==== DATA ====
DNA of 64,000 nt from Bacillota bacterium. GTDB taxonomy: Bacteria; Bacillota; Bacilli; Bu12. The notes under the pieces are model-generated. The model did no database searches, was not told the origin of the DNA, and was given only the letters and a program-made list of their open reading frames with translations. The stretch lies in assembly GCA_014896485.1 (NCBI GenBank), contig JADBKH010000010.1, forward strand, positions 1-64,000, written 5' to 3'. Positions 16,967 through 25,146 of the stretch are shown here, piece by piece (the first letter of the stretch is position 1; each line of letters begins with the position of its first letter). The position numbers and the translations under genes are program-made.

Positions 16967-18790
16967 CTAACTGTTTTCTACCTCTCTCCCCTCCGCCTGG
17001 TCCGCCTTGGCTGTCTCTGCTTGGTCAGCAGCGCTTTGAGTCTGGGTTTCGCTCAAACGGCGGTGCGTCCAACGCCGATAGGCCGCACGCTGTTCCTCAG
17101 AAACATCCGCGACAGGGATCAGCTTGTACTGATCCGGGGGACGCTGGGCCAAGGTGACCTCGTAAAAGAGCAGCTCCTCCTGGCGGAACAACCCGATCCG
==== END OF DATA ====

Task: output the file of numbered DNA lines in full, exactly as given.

DNA of 64,000 nt from Bacillota bacterium. GTDB taxonomy: Bacteria; Bacillota; Bacilli; Bu12. The notes under the pieces are model-generated. The model did no database searches, was not told the origin of the DNA, and was given only the letters and a program-made list of their open reading frames with translations. The stretch lies in assembly GCA_014896485.1 (NCBI GenBank), contig JADBKH010000010.1, forward strand, positions 1-64,000, written 5' to 3'. Positions 16,967 through 25,146 of the stretch are shown here, piece by piece (the first letter of the stretch is position 1; each line of letters begins with the position of its first letter). The position numbers and the translations under genes are program-made.

Positions 16967-18790
16967 CTAACTGTTTTCTACCTCTCTCCCCTCCGCCTGG
17001 TCCGCCTTGGCTGTCTCTGCTTGGTCAGCAGCGCTTTGAGTCTGGGTTTCGCTCAAACGGCGGTGCGTCCAACGCCGATAGGCCGCACGCTGTTCCTCAG
17101 AAACATCCGCGACAGGGATCAGCTTGTACTGATCCGGGGGACGCTGGGCCAAGGTGACCTCGTAAAAGAGCAGCTCCTCCTGGCGGAACAACCCGATCCG